But he talks about wages more than jobs, going to college more than the careers that will follow. It’s a hole in his argument and one that prevents some voters from believing in the outcome if he was given the chance to attempt it.
Bernie must connect the dots. If providing free college education will reduce the African American youth unemployment rate, he needs to draw a direct line. Yes, college can’t hurt, but with everyone talking about the limited post-college opportunities for new graduates, it’s not an end in itself.
A higher minimum wage will help working families, but it will also reduce job opportunities. That doesn’t mean it’s a bad idea. You can argue as Bernie does that someone working 40 hours per week should be able to support themselves.
There is a trade-off, and he can’t get away with ignoring it. He needs to link it to trade policy. He talks about being against everything from NAFTA to TPP, while Hillary was at least once in favor.
Bernie needs to say it’s forced a choice between low-wage jobs or no jobs at all for many working Americans, African Americans in particular. Only then can he leverage this with his argument about Hillary taking money from Wall Street and the billionaire class, the same people often pushing for trade agreements.
Sentencing reform is an economic issue if he directly draws the line. People get sent convicted of felonies for non-violent, drug-related offenses and then find themselves ineligible for many forms of employment.
Yes, he was concerned about this when Hillary’s husband was passing the crime bill than contributed to it, but re-litigating the 1990s is less effective in a Democratic primary. He’s not going to get to 50% in Michigan, Ohio and Illinois by implicitly or explicitly criticizing Bill Clinton.
If he can say, this is what I stand for, this is what I’ve always stood for, implementing these things will provide more jobs, reduce racial inequality, along with overall income inequality, and here’s how, plenty of voters in semi-diverse industrial states will listen.
Hillary has an adjustment of her own to make. She’s beginning to pivot to the general election, taking advantage of her lead and Bernie’s reluctance to adjust to try out various themes.
She now wants to “make America whole again.” This is a bad slogan. Donald Trump mocked her for this in his press conference/victory speech last night. He will continue to because it’s a good target. It sounds like something a bored focus group signed off on.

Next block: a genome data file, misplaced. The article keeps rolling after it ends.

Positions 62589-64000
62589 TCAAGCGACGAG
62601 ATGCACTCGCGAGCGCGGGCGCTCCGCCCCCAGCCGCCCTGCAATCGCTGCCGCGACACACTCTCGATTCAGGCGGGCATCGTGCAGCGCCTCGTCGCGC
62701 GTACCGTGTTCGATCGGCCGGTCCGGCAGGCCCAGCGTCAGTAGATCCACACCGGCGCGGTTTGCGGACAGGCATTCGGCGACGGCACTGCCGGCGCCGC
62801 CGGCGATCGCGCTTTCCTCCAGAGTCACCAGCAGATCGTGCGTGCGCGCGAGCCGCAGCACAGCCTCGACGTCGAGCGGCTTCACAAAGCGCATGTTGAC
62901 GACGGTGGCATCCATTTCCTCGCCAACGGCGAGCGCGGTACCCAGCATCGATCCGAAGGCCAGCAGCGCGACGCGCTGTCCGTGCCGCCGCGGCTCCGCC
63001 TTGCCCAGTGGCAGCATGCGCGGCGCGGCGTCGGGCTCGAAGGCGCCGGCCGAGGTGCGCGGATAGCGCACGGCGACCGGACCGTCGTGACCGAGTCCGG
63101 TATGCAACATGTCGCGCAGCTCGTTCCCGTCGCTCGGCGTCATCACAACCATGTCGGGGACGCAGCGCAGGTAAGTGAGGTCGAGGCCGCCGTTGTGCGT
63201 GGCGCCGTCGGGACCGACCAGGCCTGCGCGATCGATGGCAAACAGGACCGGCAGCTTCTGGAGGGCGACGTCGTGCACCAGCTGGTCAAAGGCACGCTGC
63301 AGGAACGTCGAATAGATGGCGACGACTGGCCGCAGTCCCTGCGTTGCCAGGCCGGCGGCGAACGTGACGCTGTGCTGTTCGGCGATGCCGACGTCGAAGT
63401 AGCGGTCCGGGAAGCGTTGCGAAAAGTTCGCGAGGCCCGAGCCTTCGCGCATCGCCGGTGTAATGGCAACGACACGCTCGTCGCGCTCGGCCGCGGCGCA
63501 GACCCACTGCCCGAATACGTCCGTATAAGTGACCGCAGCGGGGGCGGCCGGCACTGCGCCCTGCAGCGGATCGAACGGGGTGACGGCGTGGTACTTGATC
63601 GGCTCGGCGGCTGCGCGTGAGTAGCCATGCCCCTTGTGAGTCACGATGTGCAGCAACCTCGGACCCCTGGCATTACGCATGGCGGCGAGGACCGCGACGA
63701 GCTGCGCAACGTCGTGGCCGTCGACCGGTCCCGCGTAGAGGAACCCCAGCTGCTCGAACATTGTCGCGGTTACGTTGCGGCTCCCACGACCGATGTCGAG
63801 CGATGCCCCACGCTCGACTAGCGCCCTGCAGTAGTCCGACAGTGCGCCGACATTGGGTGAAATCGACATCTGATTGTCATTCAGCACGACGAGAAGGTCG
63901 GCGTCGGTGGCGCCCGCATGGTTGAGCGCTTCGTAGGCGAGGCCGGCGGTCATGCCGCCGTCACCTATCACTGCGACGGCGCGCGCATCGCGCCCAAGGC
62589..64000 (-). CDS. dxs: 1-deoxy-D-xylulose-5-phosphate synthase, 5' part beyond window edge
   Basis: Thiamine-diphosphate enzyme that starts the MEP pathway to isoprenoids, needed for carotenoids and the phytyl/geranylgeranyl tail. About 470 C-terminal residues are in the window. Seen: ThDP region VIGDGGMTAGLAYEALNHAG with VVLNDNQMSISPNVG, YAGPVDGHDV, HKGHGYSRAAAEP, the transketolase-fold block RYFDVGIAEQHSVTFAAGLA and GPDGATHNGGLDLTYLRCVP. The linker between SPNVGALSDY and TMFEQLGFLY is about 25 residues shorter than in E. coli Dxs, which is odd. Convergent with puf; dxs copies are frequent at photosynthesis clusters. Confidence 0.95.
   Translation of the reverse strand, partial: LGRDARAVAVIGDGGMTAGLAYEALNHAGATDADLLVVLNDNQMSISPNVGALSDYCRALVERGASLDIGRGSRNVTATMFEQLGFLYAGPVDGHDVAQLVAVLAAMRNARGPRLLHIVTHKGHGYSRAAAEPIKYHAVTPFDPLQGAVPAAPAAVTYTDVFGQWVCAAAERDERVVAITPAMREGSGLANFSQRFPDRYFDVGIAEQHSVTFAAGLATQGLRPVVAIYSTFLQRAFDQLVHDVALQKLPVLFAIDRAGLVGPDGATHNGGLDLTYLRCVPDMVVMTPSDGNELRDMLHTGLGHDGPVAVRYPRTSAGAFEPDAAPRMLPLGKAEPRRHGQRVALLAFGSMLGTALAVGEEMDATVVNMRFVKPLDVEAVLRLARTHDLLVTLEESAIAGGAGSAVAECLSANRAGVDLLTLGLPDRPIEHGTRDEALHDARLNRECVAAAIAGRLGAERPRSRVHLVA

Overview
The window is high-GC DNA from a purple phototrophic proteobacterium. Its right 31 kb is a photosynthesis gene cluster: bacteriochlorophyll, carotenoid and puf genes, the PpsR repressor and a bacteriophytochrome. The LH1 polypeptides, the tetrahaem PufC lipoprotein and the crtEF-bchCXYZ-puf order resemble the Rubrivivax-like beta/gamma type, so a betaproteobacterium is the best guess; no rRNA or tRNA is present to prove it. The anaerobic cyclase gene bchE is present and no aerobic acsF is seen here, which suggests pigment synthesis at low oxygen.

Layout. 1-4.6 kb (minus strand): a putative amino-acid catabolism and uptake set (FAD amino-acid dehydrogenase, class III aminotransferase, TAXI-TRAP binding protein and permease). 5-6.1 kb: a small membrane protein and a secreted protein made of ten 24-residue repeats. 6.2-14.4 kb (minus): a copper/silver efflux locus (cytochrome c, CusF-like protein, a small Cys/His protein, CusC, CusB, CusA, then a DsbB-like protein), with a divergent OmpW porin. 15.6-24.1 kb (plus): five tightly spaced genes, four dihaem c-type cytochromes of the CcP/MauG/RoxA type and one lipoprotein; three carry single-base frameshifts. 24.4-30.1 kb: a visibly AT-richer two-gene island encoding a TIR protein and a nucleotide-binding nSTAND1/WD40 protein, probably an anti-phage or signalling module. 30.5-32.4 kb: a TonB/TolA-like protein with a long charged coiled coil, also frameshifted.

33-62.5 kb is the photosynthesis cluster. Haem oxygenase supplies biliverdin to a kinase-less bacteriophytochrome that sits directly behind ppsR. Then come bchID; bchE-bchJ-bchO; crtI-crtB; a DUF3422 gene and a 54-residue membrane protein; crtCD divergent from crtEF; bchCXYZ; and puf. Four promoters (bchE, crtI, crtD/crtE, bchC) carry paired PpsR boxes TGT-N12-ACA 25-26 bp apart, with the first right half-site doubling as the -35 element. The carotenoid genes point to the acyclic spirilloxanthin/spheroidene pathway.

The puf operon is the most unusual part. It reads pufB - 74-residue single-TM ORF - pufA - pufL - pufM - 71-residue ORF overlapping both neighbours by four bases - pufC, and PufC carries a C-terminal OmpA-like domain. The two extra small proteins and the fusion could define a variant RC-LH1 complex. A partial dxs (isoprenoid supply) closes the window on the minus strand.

Tonight is Hillary’s opportunity to start sounding presidential. This is different from more presidential than Bernie, or more presidential than Trump. For many Democrats, Sanders is an exciting insurgent. They don’t like him for his presidentialness.
Trump’s fans like him because he doesn’t take any shit. The best way Clinton can finish locking the nomination down on March 15 is by making Democrats relish the idea of seeing her on the debate stage in the fall.
In order to defeat Trump in the fall (or Ted Cruz), she’ll need to convince the voters that don’t like her or her opponent that she’s the far lesser of two evils.
Hillary isn’t going to inspire anyone beyond those already in the tank for her. She has no future as a national healer-in-chief. The goal is tough, capable, confident. A way to show this is by making a tribute to Nancy Reagan during the debate.
This isn’t 1992, when Hillary was helping her husband run for office and Nancy was still something of a controversial figure. It’s not 2008, when Hillary was still trying to move past the shadow of her time as first lady.
I always advise the candidates, show, don’t tell. Want to remind everyone you are more of a leader than Bernie, more suitable for the Oval Office than Trump? This is how. Talk about her service to America, her service to her husband.
She shouldn’t hesitate to say their methods were different, their goals similar. There’s actually a way to turn this into a feminist argument without slamming Nancy. She can talk about how first ladies have often provided important service to the country, but opportunities have now improved.
She can say Eleanor Roosevelt never had the chance to do what she is in the middle of attempting. That her presidency will help ensure no woman beginning her career now, no girl just beginning school will ever have to wonder what they can accomplish.
These aren’t new concepts for Hillary, but framing them with the service Nancy Reagan gave the country is a different way to approach them. She isn’t going to convince anti-Trump Republicans and Independents to vote for her by slamming the GOP.
A strong, magnanimous shout-out to Nancy is a start. You can’t make America whole if you can’t say bipartisan things the day Ronald Reagan’s wife finished her journey back to him.